However, at The Aftermatch our attention was drawn to the Clash of The Corvids, The magpies vs the Ravens, the game between Notts County & Coalville Town.
Why? because Coalville is our local town. A mere 7 miles away from The Aftermatch base camp. Travel the M1 through Leicestershire and you will see Coalville signposted off Junction 22. Just south of Loughborough, an industrial ex-mining town of roughly 35,000, it's a halfway house on the A511 between Burton on Trent & Leicester.
The football club competes in the Southern League Premier Division Central, two promotions from the National League and currently sit in 4th place.
Although they may be relatively unknown to most, they are approaching their Centenary year having been formed in 1926 when they went by the name Ravenstone Mining Athletic. For almost 70 years, they played in Ravenstone a tiny village on the outskirts of Coalville. In fact, it wasn't until 1995 that they had a name change, Coalville FC, and relocated to the town. A move born out of the Council's objection to them installing floodlights. In 1998 they became known as Coalville Town.
The Club's rise if not meteoric has been steady and they have made a noise in the FA Cup before, playing the then Football league second division side (now known as League One) Wycombe Wanderers in the first round in 2004, where they were on the wrong end of a 1-0 scoreline. Then seven years later in 2011, they were FA Vase finalists, losing out 3-2 to Whitley Bay at Wembley Stadium.
So sensing an upset, even if the Coalville fans we listened to didn't, we set off for Meadow Lane Nottingham and Notts County, who with just one defeat in 13 games, sat on top of the National League. The Magpies vs The Ravens, but who would be ruffling who's feathers?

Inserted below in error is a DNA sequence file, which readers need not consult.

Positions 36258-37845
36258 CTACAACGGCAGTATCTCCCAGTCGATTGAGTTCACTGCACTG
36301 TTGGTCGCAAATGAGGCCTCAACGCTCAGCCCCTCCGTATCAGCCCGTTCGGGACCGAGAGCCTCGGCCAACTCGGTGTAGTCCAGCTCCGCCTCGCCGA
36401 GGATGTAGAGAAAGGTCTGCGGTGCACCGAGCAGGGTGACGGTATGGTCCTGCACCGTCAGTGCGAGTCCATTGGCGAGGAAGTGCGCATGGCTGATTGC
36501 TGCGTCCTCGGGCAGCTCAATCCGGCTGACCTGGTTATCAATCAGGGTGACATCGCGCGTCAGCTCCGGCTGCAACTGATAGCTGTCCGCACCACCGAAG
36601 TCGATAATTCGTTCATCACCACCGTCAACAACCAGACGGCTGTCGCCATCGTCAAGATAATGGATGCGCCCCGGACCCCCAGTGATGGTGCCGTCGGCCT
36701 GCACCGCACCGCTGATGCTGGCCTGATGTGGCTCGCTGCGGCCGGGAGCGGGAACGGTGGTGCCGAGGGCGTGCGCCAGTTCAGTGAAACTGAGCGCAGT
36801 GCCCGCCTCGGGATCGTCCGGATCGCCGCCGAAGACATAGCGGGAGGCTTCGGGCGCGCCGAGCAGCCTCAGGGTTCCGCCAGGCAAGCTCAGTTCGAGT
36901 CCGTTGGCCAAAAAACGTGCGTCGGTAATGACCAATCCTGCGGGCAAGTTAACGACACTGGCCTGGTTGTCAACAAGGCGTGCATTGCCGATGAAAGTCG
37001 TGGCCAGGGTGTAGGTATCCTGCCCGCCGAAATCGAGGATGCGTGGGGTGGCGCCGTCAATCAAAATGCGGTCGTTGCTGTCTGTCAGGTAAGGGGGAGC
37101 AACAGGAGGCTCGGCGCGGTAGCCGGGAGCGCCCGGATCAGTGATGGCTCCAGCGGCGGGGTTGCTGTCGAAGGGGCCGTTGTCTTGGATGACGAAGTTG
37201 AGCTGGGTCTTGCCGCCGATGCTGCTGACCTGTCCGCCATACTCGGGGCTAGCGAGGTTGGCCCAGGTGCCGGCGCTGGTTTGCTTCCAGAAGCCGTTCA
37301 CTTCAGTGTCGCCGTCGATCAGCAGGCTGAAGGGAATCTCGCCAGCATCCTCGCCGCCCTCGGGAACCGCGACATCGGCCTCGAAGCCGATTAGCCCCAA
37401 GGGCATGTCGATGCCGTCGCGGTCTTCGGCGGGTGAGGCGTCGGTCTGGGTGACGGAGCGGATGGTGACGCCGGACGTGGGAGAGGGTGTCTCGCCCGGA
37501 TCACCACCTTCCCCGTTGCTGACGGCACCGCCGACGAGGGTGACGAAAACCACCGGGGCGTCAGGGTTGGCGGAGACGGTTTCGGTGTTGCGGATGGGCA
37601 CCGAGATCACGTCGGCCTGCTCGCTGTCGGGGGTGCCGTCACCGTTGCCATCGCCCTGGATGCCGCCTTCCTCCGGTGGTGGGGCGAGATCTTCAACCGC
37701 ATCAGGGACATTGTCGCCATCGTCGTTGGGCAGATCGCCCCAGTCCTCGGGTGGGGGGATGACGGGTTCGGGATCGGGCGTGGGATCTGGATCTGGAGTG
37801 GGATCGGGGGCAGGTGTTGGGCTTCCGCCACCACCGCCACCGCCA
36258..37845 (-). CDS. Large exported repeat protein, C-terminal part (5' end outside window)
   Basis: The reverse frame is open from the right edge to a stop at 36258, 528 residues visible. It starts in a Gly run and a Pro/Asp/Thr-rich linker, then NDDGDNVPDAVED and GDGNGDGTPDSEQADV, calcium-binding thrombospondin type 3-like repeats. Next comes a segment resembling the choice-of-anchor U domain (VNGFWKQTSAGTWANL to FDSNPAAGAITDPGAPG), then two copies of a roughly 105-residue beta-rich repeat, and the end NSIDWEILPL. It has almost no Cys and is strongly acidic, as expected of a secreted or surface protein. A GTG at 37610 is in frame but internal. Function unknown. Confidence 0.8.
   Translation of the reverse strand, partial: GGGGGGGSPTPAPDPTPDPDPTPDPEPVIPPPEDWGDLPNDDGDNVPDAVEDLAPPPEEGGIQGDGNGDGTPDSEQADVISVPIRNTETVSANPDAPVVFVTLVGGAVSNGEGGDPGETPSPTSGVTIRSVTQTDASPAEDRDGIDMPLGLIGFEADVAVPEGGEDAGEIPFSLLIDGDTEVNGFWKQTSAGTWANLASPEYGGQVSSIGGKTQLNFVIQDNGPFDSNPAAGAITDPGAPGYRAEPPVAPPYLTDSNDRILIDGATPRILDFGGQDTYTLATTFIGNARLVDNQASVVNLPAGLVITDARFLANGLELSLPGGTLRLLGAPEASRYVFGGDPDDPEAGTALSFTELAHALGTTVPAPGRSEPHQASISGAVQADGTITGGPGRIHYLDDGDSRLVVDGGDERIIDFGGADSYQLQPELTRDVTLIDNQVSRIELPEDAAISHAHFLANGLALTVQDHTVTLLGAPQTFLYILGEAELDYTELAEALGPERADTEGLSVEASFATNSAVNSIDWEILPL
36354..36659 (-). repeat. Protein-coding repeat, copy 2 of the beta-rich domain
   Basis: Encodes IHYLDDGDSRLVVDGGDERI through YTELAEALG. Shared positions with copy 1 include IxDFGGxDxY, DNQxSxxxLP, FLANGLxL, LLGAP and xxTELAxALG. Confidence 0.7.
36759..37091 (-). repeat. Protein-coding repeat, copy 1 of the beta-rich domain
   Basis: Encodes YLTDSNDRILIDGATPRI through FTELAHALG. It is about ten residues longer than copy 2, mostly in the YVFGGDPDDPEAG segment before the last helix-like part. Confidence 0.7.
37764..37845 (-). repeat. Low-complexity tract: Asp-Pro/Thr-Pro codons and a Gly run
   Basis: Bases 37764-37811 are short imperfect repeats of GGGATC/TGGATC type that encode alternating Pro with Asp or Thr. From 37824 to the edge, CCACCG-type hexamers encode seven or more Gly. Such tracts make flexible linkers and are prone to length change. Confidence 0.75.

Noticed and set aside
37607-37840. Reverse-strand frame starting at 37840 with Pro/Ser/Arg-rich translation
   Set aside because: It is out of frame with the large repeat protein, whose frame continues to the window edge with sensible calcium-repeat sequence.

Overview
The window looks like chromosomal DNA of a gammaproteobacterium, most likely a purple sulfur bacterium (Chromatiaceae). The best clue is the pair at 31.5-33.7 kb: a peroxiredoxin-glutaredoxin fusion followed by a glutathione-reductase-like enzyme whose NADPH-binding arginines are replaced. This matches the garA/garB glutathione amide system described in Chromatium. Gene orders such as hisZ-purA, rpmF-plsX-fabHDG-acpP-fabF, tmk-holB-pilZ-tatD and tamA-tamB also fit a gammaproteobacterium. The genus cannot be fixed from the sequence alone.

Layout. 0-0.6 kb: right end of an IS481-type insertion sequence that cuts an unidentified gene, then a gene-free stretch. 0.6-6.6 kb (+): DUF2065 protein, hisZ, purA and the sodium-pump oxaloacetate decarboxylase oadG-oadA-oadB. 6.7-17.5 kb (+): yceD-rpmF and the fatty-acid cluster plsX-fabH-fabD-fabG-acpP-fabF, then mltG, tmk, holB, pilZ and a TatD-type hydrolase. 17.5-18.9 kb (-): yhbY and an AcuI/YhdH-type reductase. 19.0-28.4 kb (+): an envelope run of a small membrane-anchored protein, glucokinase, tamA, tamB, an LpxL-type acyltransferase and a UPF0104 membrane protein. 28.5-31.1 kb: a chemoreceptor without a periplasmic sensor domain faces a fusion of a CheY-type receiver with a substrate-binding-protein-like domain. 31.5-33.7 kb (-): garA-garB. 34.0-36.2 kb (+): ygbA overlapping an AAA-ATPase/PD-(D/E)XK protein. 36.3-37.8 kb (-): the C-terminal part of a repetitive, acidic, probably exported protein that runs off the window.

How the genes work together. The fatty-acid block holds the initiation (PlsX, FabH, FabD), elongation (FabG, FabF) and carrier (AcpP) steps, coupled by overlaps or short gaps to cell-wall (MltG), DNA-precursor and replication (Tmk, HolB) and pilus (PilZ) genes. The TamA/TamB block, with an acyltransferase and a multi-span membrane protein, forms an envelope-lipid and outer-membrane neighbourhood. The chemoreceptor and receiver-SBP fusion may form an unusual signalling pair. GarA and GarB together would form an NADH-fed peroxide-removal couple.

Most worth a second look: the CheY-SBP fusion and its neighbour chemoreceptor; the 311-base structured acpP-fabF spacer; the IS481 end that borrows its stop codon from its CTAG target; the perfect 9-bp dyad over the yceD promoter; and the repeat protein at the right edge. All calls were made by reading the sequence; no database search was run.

Meadow Lane is a stadium that belongs in the Football League even if The Pies haven't since their relegation in 2019. An inspiring venue for any lower league side to come & play, on a mild sunny afternoon, on a pristine surface tailor-made for passing football.
Although a low-key fixture, a decent crowd of 5000 were in attendance and more impressively, 1400 of them were Coalville supporters. Admittedly it's not too far to travel, just a couple of junctions up the M1 but as one Notts fan remarked, "many National League sides do well to bring 60/70 fans with them".
With their main focus being promotion it was hardly surprising to see The Pies field a largely second-string 11, but in doing so were inadvertently vulnerable to the upset.
The Ravens have in their ranks many players with Football League experience. One or two began their careers at near neighbours Leicester City, while Billy Kee, despite only being on the bench for Town, was banging them in for locals Burton Albion and then Accrington Stanley earlier in his career.
Buoyed by vociferous support Coalville made a dream start when after just two minutes Tom McGlinchey seized upon a wayward pass and fired a clinical shot into the far corner.